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This is an interesting one. Alcohol is a scourge, isn’t it? Let’s admit that, even if you enjoy alcohol and God has blessed your self-control and I salute it, not one of us who’s not being honest would say that alcohol hasn’t wreaked a tremendous price upon our culture. It’s a scourge really. When you consider everything, the downside far out wears the upside. Absenteeism at work, automobile accidents, health problems, violence, divorce, domestic and sexual abuse. Alcohol has drowned more people than the sea and therefore it seems to me as salt and light in the world, I believe that a good path for the Christian is abstinence. Because in abstinence we can lead the way. We can show through our happy abstinence and I mean that, happy abstinence. I want you to know that my abstinence is not driven because I am a scrupulous Pharisee and I don’t like life and I don’t enjoy restaurants and I don’t enjoy the company of other people who may drink.
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I do. That’s not what drives me, but I think if I live voluntary abstinence before a culture that’s drowning in alcohol, I can lead the way happily and joyfully to show my neighbors that there is living water in a relationship with Jesus Christ that will make you never thirst again. And given the crisis, I want them to see that they don’t have to depend upon alcohol to escape life’s problems, to drown their sorrows in. God is a refuge and a very present help in times of trouble. I don’t know if time to turn, but would you mark it down and read it this afternoon, the 1 Corinthians 7:26. It’s interesting me where Paul advocates singleness because of what he calls listen, “A present crisis.” And what we can tell reading the commentators is Paul anticipated that another [inaudible 00:45:50] persecution was coming and so he thought about this.
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He said, “You know what? While you can marry and you could Murray, I would just give you this piece of advice, maybe stay single.” Because he says, “Persecution is difficult enough to handle in a state of singleness. Imagine the multiplied pen if you watch your wife and your children go through the persecution.”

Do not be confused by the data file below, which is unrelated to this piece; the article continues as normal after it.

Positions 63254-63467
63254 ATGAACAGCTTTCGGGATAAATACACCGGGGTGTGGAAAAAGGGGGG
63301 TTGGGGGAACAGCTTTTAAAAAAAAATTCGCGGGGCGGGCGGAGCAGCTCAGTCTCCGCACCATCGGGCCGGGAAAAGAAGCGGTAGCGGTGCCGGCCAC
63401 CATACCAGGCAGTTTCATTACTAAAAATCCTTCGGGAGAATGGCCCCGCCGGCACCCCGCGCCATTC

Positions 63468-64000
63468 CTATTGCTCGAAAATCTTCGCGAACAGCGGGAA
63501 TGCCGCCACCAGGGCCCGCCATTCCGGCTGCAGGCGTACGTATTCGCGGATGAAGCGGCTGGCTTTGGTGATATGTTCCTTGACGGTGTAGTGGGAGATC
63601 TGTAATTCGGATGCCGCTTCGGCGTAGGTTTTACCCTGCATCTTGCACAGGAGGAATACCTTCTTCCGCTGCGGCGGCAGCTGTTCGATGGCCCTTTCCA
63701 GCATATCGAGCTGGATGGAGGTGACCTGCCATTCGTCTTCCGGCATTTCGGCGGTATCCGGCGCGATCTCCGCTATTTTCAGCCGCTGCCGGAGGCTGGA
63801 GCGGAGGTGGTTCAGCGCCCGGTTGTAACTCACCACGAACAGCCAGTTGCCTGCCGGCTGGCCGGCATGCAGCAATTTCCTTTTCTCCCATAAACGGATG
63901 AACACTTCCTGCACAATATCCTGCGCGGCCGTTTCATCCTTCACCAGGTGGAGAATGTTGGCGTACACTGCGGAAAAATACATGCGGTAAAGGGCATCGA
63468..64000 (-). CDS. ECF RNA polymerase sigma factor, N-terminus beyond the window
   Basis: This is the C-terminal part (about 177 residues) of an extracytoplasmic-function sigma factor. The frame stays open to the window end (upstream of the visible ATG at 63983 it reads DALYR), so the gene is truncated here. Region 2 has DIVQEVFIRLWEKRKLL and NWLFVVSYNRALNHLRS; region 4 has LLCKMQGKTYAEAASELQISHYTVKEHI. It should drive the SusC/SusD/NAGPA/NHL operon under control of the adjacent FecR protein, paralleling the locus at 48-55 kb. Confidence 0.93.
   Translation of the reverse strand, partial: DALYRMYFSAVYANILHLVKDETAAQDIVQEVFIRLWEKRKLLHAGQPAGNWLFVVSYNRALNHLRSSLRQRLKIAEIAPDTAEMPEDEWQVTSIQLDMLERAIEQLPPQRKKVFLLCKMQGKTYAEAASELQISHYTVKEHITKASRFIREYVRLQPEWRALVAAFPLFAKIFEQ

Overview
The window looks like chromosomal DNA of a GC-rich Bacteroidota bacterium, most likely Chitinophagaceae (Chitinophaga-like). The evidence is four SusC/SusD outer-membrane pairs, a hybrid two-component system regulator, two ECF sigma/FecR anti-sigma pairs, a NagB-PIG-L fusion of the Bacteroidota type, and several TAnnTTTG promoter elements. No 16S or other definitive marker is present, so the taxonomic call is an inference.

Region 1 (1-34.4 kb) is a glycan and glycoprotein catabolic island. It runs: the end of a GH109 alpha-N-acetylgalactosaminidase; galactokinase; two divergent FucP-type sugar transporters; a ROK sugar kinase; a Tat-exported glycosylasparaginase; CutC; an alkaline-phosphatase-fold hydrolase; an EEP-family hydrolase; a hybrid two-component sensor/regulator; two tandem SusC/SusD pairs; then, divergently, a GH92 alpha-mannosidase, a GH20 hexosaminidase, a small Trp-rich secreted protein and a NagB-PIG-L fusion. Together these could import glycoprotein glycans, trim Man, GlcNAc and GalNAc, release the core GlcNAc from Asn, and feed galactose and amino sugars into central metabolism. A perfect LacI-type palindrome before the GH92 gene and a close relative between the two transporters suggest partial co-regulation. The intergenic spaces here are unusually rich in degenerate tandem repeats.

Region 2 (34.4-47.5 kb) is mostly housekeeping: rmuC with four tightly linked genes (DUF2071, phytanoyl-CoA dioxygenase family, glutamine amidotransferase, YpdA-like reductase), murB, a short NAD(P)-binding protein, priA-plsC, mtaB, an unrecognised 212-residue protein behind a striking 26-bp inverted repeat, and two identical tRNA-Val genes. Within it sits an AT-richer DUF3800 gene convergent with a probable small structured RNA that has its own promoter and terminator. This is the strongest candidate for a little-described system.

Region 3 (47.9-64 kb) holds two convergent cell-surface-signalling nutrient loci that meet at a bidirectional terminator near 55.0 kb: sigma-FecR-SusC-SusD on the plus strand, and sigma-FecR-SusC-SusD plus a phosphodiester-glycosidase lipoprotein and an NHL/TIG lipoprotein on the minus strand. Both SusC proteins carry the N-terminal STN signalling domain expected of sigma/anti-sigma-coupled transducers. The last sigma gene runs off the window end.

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So he advocates because of a present crisis that they abstain from a liberty that is rightly theirs. I hope I’m not making too much of that tax, but I think that is something that drove me to abstinence. I have liberty to drink and by the help of the Holy Spirit, I think I could live a life where I never abuse the gift of alcohol, but given the fact of my fallenness, but more importantly the fallenness of our culture without Christ and the havoc that’s being wreaked by alcohol, I am going to withdraw that liberty. I’m not going to mess with that issue so that I can say to our culture that’s in crisis regarding alcohol, “You don’t need it.”
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In fact, I’m not going to get to the fourth point. This is the last point because time’s gone. I was interested to learn, I quoted Spurgeon last week, if you remember, kind of supporting my position of voluntary abstinence, here’s his quote, “I abstain myself from alcoholic drink in every form and I think others would be wise to do the same, but of this, each one must be a guide unto himself.” That’s exactly a position of voluntary abstinence. Spurgeon is saying, “I’ve decided not to drink. I can’t make you take that position because the Bible doesn’t allow me to do that. But you be guided by your convictions and your conscience. Mine has brought me to a place of abstinence.” But here’s what I learned this week in further study. That wasn’t always Spurgeon’s position. Did you know that? Spurgeon once drank even as a Christian?